While the main gist of research pertaining to TAVR procedure involves improvement of existing valve technologies, lower size delivery systems and post-procedure antithrombotic therapy, the optimal intra-procedure anticoagulation has not been sufficiently defined. Peri-procedural complications such as cerebrovascular events and bleeding are largely associated with the safety and efficacy of anticoagulation regimen. Current guidelines advocate the use of heparin for anticoagulation with a target activated clotting time ≥300 seconds and careful protamine infusion in patients with high estimated bleeding risk. In this setting bivalirudin, devoid of all undesirable properties of unfractionated heparin such as highly variable elimination time and heparin-induced thrombocytopenia, may represent an alternative option in the interventionist’s armamentarium. Initial experience with bivalirudin has been encouraging as shown in two observational studies in the context of TAVR and balloon aortic valvuloplasty. The need for bleeding events reduction is particularly pronounced in this population that exhibits an inherent high bleeding risk due to platelet and von Willebrand factor dysfunction. Nevertheless, data from randomized studies are needed to establish bivalirudin role during TAVR procedure.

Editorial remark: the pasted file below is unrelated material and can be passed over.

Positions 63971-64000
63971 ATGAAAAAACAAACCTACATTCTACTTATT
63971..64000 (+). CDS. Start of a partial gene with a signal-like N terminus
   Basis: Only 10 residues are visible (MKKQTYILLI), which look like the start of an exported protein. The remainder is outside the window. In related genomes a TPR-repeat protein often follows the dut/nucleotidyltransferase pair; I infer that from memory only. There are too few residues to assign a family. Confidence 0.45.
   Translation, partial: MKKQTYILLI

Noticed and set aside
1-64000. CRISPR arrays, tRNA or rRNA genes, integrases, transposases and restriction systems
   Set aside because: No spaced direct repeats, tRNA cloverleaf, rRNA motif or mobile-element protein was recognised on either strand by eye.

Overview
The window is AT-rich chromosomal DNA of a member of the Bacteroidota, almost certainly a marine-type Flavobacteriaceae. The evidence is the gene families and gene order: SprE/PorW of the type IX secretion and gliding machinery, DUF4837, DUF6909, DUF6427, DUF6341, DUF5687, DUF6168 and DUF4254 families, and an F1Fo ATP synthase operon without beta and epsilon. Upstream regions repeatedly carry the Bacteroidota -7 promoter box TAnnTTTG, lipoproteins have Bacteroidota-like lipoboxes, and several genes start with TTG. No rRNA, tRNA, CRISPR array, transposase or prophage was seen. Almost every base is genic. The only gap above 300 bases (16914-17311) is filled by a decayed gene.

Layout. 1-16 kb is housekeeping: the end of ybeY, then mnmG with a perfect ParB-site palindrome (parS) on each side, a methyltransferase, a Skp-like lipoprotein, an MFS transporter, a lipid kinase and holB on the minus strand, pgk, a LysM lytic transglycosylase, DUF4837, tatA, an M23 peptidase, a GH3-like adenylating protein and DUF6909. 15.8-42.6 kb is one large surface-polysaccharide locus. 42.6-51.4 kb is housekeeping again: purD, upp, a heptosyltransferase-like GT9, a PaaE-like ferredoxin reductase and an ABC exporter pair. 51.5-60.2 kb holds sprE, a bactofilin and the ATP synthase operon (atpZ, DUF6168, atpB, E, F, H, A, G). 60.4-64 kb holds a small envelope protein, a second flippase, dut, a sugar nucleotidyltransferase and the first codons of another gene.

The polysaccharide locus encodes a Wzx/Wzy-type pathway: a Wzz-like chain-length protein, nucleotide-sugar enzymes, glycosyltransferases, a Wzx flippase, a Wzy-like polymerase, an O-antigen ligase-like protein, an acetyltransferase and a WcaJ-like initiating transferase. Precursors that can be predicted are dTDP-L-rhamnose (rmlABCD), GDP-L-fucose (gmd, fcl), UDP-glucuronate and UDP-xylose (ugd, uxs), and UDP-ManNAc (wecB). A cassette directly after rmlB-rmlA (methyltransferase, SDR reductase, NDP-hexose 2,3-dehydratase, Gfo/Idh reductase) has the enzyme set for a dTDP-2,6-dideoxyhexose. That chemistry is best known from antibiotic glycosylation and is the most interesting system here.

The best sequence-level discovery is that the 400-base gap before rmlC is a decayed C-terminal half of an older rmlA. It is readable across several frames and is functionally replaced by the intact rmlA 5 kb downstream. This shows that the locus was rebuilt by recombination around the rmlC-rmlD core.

Keywords: Transcatheter aortic valve replacement, procedural anticoagulation, bivalirudin